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High Five for Partnerships with Native Americans and Alaska Natives

Posted by Leslie Wheelock, USDA Office of Tribal Relations in Conservation Energy Food and Nutrition Rural
Feb 21, 2017

2015 was another banner year for innovative Federal / Tribal partnerships, government-to-government relations with Federally Recognized Tribes and investments that continue to improve the quality of life for American Indians and Alaska Natives. Here are five examples from this past year of ways USDA and this Administration have built on their deep commitment to improving our working relationships with Tribes and helping them meet unique challenges facing tribal communities head-on.

1. Tribal partnerships fuel sustainable aviation

The Confederated Salish and Kootenai Tribes and the Muckleshoot Indian Tribe working through the Northwest Advanced Renewables Alliance Tribal Partnership Program are making aviation biofuel from twigs and small branches that would otherwise have been burned in slash piles after timber harvests.

Residual forest materials are collected from tribal forestland for use in aviation biofuel production.  (Image courtesy of NARA)
Residual forest materials are collected from tribal forestland for use in aviation biofuel production. (Image courtesy of NARA)

2. Sowing Gardens, and Growing Kids Who Love Them

If you ever bought into the idea that “kids don’t like vegetables,” elementary schoolers at Cherokee Central Schools’ in North Carolina could have changed your mind that day. Stationed in front of the school during after-school pick-up time, every car and person within reach received a glowing description of the wondrous greens the students helped grow, the most popular being a local native variety called Creasy Greens.

Cherokee Central Schools students participating in a hands-on lesson in the school’s garden
Cherokee Central Schools students participate in a hands-on lesson in the school’s garden, which is planted with traditional varieties of vegetables grown for generations by the Cherokee people.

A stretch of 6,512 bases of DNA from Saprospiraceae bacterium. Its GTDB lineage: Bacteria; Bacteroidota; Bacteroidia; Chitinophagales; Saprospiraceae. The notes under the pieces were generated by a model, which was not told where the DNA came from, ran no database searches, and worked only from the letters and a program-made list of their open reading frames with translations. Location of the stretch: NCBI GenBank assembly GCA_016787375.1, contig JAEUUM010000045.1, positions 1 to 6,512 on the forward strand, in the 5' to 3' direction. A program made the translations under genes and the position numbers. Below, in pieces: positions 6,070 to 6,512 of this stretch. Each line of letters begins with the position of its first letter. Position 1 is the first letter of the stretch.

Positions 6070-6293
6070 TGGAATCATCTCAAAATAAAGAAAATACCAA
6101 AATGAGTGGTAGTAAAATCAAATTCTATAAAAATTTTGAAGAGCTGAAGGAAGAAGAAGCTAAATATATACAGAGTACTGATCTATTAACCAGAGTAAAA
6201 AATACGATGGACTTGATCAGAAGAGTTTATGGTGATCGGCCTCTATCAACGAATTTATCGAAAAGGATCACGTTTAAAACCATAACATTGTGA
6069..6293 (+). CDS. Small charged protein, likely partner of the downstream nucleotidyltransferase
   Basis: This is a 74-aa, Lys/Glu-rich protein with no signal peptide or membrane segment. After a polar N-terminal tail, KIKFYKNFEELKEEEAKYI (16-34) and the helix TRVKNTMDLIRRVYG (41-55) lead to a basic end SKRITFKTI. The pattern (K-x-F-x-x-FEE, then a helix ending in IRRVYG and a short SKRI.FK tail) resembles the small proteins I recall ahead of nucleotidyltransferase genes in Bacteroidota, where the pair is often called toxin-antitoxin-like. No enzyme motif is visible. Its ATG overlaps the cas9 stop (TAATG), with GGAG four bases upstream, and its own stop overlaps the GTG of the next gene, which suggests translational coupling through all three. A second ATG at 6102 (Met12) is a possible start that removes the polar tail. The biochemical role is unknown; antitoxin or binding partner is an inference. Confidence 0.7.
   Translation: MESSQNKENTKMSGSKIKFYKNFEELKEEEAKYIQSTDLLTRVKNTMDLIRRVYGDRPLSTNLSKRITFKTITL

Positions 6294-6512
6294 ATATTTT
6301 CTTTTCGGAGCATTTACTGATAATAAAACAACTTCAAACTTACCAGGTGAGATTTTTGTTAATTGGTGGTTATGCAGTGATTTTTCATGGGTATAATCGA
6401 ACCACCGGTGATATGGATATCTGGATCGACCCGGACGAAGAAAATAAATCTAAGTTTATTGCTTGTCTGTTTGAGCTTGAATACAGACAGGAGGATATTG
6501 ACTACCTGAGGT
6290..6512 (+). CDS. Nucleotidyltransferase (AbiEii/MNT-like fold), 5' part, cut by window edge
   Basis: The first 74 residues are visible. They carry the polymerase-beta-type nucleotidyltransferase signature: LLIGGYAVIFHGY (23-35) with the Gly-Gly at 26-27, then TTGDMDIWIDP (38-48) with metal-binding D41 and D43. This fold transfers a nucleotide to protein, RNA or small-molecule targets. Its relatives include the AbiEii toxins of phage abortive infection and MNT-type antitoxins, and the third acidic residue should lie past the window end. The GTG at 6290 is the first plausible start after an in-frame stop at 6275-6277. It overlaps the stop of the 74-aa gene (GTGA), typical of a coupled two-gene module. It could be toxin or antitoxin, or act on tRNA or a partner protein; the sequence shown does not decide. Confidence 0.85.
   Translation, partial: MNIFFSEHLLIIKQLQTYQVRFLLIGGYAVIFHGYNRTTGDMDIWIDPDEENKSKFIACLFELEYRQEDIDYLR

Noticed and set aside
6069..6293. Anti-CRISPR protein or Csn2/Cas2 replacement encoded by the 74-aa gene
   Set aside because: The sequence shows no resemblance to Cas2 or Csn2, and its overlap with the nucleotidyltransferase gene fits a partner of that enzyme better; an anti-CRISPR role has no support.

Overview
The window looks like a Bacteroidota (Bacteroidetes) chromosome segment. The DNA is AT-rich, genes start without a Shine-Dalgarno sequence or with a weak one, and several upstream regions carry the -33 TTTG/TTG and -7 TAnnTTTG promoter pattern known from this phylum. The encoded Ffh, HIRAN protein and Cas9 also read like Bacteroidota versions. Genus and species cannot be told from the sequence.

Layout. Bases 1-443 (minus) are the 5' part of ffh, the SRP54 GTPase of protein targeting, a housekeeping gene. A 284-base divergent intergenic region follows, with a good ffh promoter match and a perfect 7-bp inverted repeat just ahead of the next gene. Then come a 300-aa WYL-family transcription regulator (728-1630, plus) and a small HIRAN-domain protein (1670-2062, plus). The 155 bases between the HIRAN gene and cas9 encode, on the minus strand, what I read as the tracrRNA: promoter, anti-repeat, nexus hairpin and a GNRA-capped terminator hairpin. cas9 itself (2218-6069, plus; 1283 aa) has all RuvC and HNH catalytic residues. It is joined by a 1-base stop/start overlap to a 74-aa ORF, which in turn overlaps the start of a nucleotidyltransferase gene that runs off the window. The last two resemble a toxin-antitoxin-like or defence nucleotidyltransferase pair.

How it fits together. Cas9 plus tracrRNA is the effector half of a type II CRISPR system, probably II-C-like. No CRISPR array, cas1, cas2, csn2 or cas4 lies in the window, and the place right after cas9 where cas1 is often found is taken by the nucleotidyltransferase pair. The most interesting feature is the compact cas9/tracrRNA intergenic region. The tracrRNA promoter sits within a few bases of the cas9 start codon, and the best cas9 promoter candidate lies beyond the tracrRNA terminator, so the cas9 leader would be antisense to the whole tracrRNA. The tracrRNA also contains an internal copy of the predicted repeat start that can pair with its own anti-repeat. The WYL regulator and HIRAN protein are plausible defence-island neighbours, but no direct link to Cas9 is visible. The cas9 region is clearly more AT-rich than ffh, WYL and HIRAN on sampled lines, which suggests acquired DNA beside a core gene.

3. Investing in Opportunity in Indian Country

Investments in strong, secure infrastructure in Indian Country—things like roads and bridges, but also internet access, housing and community facilities like hospitals and schoolshelp to improve connectivity and access to information, move products to market, and make communities competitive and attractive to businesses and investments.

Agriculture Secretary Tom Vilsack presented with a blanket from the Pine Ridge Reservation, S.D.
Agriculture Secretary Tom Vilsack is presented a blanket from the Pine Ridge Reservation, S.D., from left to right, Kye Wientjes, Cheyenne River Sioux, Nitara Cheykaychi, Pueblo of Santo Domingo, Jess Begaye Oldham, Navajo Nation, at the “Better the Future” An Indian Agriculture Symposium, hosted by the Intertribal Agriculture Council (IAC) and the Indian Nations Conservation Alliance (INCA), in Las Vegas, NV, on Wednesday, December 7, 2011. USDA photo.

4. USDA Foods Help Nourish a Culture

Traditional foods are of significant value to Native American and Alaskan Natives today.  The same foods that have been used to feed our ancestors not only feed our bodies, but they feed our spirit. The U.S. Department of Agriculture (USDA) recognizes this importance and works diligently to offer program and partnership opportunities that help enhance traditional food access in Indian Country.

Musk Ox stew and other food
Recent memos from the Food and Nutrition Service provide clarification on how traditional foods, including Musk Ox in the depicted stew, play a vital role within dietary guidelines. Photo by Sedelta Oosahwee.

5. New Farm Bill Conservation Program Benefits Tribes Nationwide

Stewardship of the land is a sacred principle for many American Indian tribes and Alaska Native villages.  For those looking to create a conservation strategy, however, it is important to understand early on that the terrain doesn’t stop where your land ends.

A bull trout habitat in the upper McKenzie River is one of five segments in the McKenzie where bull trout can spawn. Most of the wood in the photo is material added during a U.S. Forest Service restoration and enhancement project. (U.S. Forest Service)
A bull trout habitat in the upper McKenzie River is one of five segments in the McKenzie where bull trout can spawn. Most of the wood in the photo is material added during a U.S. Forest Service restoration and enhancement project. (U.S. Forest Service)

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